The level of air pollution is falling in Paris, but it’s still too high, research shows

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Air quality improved in the Paris region in 2021, but its 12 million inhabitants are still subject to pollution levels above World Health Organisation (WHO) recommendations, with thousands of premature deaths, Airparif said Tuesday.

Air pollution is the cause of "serious chronic pathologies, in particular cardiovascular and respiratory pathologies and cancers", Airparif, the observatory of air quality in Paris region, reminds us in its 2021 report.

While air quality improved in Ile-de-France last year, "in line with the trends observed in recent years", "60,000 residents of the region are still exposed to concentrations exceeding the French and European regulatory limit value for nitrogen dioxide (NO2), along major traffic routes" such as the ring road and the A1 motorway, according to a statement.

"For PM10 particles, the limit value is still being exceeded for less than a thousand inhabitants," the statement said.

Concentrations of nitrogen dioxide and particulate matter (PM10 and PM2.5) are down compared to 2019 and previous years, Airparif said. This downward trend is notably linked to the decline in emissions caused by residential heating and road traffic.

Compared to 2020, on the other hand, a particular year marked by Covid-19, "NO2, PM10 and PM2.5 levels have increased slightly".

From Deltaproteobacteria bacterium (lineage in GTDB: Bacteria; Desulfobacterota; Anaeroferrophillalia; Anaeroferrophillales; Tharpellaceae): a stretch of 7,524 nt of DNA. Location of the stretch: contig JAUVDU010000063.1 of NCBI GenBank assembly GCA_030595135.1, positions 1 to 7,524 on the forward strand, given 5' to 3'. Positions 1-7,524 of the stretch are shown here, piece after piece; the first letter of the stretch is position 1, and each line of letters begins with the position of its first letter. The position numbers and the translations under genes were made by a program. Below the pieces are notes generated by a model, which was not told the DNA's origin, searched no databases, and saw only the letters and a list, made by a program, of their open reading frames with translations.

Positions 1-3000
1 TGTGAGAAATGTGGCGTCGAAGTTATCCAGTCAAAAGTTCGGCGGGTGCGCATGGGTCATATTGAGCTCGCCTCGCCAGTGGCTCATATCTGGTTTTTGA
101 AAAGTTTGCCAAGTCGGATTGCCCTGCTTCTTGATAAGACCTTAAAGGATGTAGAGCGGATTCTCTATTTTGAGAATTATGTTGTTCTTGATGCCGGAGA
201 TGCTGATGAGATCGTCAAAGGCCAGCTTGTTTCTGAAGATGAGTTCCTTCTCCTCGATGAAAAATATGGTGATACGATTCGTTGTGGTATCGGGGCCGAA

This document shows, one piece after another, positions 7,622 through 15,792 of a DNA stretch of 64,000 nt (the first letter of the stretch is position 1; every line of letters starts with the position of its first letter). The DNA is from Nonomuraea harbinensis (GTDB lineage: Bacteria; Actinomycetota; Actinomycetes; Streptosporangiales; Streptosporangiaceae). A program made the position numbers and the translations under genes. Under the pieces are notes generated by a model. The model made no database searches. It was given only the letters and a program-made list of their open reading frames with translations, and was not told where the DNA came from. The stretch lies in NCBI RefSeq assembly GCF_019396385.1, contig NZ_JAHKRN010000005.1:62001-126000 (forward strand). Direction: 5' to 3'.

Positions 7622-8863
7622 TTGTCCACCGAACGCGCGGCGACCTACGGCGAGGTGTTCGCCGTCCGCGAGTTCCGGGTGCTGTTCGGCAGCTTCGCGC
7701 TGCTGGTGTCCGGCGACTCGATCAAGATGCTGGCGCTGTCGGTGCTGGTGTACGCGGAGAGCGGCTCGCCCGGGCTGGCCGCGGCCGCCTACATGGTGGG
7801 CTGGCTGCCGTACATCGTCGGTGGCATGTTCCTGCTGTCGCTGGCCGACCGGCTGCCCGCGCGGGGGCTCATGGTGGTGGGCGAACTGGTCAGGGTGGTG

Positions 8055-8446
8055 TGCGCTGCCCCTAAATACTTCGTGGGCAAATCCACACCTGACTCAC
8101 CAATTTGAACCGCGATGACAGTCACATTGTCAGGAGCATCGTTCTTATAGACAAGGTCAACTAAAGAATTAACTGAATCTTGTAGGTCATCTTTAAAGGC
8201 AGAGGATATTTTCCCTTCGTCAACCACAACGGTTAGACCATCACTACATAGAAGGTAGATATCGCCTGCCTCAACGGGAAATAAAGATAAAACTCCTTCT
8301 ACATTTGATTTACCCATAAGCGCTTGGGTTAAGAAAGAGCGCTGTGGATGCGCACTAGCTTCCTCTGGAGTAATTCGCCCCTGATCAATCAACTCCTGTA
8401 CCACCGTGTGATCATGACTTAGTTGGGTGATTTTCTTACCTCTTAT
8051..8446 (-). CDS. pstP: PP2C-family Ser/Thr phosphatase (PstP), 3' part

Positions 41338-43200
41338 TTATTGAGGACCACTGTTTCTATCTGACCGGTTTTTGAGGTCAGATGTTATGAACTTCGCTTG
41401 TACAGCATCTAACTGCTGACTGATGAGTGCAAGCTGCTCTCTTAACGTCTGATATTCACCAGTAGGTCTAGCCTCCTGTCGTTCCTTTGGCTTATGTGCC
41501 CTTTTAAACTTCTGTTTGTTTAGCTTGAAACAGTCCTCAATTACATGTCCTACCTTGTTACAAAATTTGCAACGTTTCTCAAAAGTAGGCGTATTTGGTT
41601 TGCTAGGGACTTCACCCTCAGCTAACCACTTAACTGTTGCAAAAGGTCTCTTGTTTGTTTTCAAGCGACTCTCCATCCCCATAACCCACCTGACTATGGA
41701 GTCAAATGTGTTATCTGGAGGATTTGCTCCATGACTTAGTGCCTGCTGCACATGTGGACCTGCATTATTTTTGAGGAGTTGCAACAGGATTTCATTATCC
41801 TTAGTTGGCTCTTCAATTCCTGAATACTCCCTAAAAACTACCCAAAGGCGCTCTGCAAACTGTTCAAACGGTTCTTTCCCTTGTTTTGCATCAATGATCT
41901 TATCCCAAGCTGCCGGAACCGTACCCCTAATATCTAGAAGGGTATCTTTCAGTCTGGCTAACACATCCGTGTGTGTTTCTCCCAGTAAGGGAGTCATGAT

In 2021, there were 11 pollution episodes, including 10 "for PM10 and one for ozone [...], the lowest number of exceedance days for ten years".

7,900 premature deaths each year

The recommendations of the WHO, which are stricter than EU regulations and will be tightened in 2021 to take into account the most recent knowledge on the health impact of air pollution, are "still largely exceeded for all 12 million inhabitants of Ile-de-France", warns Airparif.

This is the case "throughout the region for fine particles PM2.5 and for ozone, for 95% of inhabitants for nitrogen dioxide and for 80% of inhabitants for particles PM10".

Respecting these recommendations would make it possible to avoid 7,900 premature deaths each year, according to Airparif, based on a study that it published at the beginning of 2022 with the Île-de-France Regional Health Observatory (ORS).

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